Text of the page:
In 2020, the Covid-19 pandemic ushered in massive global changes in the way we live and the way we work. To be sure, quarantines, social distancing orders, bans on assemblies, and working from home have changed us, and as a natural consequence, they have reshaped businesses across the globe.
From one day to the next, business process transformation– in other words, digital transformation for business models– surged to the top of the corporate agenda, and mobile working moved from luxury to necessity. According to IT analyst Gartner Inc., these trends will continue to gain ground even after news of the pandemic fades into the background. In fact, the market research firm is forecasting that remote working will account for a full 48 percent of the workforce by 2030.
Going forward, this means that more and more companies will be embracing hybrid work environments in which part of the staff works from home or on the road, while other co-workers hold down the fort in the office.
Not having all of your personnel in the same place at the same time clearly comes with its own set of challenges. But whether your staff is working remotely or on-site, the business requirements they need to adhere to are the same. Regardless of where they are, employees need to do their jobs at a level that delivers the results that the company expects.
To ensure a seamless transition to hybrid work environments, companies need to provide the infrastructure that makes it possible. That’s where the pyramid of needs in a hybrid workplace comes in. Alongside the appropriate technical equipment, employees need a working environment where they feel comfortable– one that motivates them to give their best, day in and day out.
The base: The right equipment.
Your hairdresser can’t cut your hair without scissors any more than a surgeon can perform open-heart surgery without a scalpel or a NASCAR driver can race to victory without a perfectly tuned car. In other words, if staff doesn’t have the equipment they need, there’s simply no way they’ll be able to do their jobs efficiently and stay motivated.
This means the onus is on business executives and IT team leaders to make sure employees have the baseline infrastructure in place so they can thrive. In an office, this naturally includes traditional workplace basics like an office desk and chair, Internet access, a computer, and a cell phone. And if you need your employees to participate in virtual meetings, they’ll also have to have the proper cameras, headsets, and other tools.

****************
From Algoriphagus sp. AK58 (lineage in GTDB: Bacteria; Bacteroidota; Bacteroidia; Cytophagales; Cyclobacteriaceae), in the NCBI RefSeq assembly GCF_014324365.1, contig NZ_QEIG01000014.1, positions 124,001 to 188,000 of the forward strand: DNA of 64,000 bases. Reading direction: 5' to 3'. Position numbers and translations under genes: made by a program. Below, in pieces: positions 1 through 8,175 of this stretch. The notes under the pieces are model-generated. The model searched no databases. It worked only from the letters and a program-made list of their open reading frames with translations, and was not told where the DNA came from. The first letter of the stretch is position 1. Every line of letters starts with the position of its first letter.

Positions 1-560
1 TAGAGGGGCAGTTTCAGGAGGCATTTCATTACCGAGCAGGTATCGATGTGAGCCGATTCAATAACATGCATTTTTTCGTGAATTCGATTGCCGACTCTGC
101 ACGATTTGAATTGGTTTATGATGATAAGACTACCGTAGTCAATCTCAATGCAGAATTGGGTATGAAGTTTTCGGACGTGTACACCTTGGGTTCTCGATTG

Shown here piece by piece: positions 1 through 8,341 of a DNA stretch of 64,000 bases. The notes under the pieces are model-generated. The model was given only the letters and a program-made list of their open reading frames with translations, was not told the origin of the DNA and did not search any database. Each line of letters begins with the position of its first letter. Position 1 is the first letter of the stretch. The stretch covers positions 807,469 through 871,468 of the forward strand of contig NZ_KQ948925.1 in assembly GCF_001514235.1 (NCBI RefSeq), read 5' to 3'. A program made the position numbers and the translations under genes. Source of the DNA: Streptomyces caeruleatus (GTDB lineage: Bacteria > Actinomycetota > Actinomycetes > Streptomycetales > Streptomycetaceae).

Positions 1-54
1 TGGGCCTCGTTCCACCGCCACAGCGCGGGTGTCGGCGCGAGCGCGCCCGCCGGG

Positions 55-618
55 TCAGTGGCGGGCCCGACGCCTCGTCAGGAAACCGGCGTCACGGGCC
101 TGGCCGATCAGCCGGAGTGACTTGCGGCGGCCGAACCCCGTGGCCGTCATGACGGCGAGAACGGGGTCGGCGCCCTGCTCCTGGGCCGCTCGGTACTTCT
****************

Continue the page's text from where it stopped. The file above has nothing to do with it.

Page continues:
And of course, employees also need to access the software they use to get their work done efficiently, such as your company’s office software suite and online meeting software.
The middle: A supportive corporate culture
Throughout the pandemic, workers already demonstrated to a large degree that their productivity and commitment aren’t necessarily a function of working in employer-controlled workspaces. In fact, increased flexibility tends to go hand in hand with enhanced efficiency. Without question, for employees to be able to perform efficiently and effectively, a convenient, well-resourced working environment that champions employee comfort is key. In this context, two aspects are paramount.
- Team coordination: While transparency regarding how employees use their time is important, coordinating tasks flexibly and staying focused on results over input is the secret sauce. Strive to agree on specific goals but be flexible in terms of how, where, and when the team achieves them. Evaluate your team members according to their contribution, not their location. There’s no room here for doubts about whether employees get enough work done when they don’t have to be physically present in an office setting.
- Social interaction: As social beings, staying in touch with others is essential for our well-being, both professionally and personally. Encourage virtual interaction among co-workers– meetings, video chats, and group activities are great ways to keep the team spirit strong.
The top: Leveraging the power of a high-performance workplace
Having the right people with the right skills and experience, working on the right project at the right time — that’s how you get the right results. In addition to that, your staff needs to have secure and immediate access to the information they need to deliver top performance no matter where they are. A seamless flow of information between autonomous work teams is imperative– which includes minimizing the time employees waste searching for relevant information. Innovative knowledge management is the foundation on which this is built.
With access to all the information they need to get their job done, employees know they can count on the whole team to work effectively together and support and encourage each other, which undoubtedly boosts job satisfaction. In turn, this translates into better performance, productivity, and efficiency.
When it comes to traditional ways of working, the pandemic has prompted a structural shift for many businesses. Instead of working only from the office, working from remote and home offices has seen a dramatic upswing. Companies that can tap into the potential of this upswing, rather than fighting against it, will enjoy a massive competitive advantage– when vying for customers, wooing new recruits, and hitting business objectives.